Poor clinical response can result from improper drug administration techniques, poor drug penetration (secondary to marked nasal congestion, presence of nasal polyps, or symptoms originating in the nasal sinuses), or localized infections of the nasal mucosa.b

Clear nasal passages prior to administration.b If nasal passages are blocked, a topical nasal decongestant can be administered 5–15 minutes before intranasal administration during the first 2–3 days of therapy to ensure adequate penetration of the drug and prevent loss from the nasal passages via excess secretions.b

Prior to initial use, the nasal inhaler must be assembled and primed.b

After assembly is complete, tilt the head slightly forward, insert the spray tip into one nostril, and point the tip toward the inflamed nasal turbinates and away from the nasal septum.b

Pump the drug into one nostril while holding the other nostril closed and concurrently inspire through the nose.b Repeat procedure for the other nostril.b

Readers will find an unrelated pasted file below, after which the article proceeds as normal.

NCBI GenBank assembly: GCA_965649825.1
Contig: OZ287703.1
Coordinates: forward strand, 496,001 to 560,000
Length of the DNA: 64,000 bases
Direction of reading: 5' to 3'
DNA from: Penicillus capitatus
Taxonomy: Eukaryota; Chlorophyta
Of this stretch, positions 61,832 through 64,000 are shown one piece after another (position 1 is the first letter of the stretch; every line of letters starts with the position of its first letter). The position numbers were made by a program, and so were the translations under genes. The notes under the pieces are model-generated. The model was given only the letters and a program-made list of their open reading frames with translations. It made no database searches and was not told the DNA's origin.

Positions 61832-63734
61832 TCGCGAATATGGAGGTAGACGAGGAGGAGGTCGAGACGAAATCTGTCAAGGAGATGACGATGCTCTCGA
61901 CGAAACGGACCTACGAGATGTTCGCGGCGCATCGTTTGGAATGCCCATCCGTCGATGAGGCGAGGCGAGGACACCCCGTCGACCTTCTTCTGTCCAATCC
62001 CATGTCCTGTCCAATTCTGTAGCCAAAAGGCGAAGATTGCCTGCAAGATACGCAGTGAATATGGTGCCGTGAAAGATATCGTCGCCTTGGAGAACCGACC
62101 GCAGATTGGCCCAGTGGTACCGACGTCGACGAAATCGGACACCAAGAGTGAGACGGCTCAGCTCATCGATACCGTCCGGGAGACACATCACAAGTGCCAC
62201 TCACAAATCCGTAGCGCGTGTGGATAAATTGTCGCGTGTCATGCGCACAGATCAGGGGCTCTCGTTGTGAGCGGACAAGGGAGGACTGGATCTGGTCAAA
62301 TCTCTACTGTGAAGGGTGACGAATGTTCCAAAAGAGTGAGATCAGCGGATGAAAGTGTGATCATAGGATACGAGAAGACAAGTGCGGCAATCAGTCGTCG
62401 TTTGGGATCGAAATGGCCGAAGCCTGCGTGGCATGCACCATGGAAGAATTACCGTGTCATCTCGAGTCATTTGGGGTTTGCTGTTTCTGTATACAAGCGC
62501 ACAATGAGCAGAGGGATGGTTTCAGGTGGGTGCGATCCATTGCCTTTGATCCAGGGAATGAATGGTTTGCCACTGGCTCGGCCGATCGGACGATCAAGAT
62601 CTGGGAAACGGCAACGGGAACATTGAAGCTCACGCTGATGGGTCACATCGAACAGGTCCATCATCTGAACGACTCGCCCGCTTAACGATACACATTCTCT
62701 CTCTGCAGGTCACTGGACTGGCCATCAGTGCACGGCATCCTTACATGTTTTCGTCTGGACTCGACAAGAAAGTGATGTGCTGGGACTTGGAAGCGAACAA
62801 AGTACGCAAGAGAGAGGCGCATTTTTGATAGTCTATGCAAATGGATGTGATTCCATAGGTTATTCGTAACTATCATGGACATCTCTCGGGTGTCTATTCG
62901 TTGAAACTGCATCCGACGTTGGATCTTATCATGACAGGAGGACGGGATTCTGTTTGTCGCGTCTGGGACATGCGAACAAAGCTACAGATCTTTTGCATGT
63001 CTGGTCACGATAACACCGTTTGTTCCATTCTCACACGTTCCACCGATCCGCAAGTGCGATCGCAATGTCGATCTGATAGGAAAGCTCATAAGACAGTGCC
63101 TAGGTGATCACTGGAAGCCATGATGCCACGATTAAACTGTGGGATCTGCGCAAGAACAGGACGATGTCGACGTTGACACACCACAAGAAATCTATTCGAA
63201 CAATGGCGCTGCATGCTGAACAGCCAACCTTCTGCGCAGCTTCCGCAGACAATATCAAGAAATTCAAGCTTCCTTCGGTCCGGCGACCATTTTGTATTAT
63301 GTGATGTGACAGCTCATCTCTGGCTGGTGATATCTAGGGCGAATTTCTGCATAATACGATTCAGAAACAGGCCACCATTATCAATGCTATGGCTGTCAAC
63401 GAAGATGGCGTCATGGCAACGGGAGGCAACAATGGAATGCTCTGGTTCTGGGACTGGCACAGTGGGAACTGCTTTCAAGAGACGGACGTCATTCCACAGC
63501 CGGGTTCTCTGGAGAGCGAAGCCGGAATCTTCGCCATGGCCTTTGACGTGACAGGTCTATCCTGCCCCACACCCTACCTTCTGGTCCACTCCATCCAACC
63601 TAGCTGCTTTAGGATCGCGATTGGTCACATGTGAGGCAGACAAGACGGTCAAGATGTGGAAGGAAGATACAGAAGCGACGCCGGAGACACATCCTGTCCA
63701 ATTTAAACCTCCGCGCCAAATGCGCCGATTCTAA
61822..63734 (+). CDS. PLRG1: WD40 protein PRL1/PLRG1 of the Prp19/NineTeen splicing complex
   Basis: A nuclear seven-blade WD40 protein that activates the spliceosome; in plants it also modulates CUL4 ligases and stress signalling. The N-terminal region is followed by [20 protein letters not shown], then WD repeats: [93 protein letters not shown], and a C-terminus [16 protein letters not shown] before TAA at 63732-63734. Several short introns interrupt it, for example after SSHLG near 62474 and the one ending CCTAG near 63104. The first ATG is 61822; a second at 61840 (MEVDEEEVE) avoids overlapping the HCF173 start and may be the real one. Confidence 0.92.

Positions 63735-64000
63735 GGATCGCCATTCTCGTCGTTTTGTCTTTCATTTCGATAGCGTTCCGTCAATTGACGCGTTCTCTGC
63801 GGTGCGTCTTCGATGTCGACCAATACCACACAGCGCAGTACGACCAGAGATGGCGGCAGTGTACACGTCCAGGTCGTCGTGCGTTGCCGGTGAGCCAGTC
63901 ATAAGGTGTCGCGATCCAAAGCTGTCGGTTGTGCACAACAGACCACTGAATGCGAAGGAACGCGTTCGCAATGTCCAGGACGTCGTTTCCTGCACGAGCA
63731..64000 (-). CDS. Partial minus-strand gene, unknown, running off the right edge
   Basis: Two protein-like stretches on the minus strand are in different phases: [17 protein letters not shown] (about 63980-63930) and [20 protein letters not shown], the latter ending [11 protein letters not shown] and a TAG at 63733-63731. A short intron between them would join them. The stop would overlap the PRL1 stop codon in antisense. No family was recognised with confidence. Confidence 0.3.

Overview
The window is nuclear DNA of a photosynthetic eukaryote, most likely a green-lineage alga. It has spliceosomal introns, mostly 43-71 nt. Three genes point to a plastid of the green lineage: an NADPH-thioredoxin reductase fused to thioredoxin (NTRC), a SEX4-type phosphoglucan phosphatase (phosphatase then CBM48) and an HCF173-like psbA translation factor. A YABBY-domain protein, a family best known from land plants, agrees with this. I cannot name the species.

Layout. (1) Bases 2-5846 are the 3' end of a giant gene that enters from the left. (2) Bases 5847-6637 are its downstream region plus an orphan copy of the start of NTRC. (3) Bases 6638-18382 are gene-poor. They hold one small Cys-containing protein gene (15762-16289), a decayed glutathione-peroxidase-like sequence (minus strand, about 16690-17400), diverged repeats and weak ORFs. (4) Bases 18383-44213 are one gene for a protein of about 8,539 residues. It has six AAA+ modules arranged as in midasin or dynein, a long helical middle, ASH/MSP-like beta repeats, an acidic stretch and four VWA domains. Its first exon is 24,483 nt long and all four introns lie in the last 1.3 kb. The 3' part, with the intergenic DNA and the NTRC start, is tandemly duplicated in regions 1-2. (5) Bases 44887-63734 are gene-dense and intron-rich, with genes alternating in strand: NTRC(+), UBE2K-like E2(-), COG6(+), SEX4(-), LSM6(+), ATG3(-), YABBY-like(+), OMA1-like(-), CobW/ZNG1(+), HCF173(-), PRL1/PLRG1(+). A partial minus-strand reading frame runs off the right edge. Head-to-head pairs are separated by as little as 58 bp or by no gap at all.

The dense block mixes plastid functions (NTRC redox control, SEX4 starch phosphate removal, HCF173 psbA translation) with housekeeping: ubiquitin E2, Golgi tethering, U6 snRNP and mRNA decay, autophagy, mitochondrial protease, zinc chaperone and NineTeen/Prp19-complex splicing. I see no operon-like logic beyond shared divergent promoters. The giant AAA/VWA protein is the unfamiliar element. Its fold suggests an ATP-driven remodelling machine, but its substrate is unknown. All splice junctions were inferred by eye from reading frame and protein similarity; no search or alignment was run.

Advise patients to cleanse the nasal adapter and/or pump in warm water if the holes in the device become clogged.b If the nasal inhaler is disassembled for any reason (including the cleansing procedure) or not used for 5 days or longer, it must be primed again prior to use.b


After priming, nasal inhaler delivers about 25 mcg of flunisolide per metered spray and about 200 metered sprays per 25-mL container.a

Adjust dosage according to individual requirements and response.a b

Therapeutic effects of intranasal corticosteroids, unlike those of decongestants, are not immediate.b This should be explained to the patient in advance to ensure compliance and continuation of the prescribed treatment regimen.b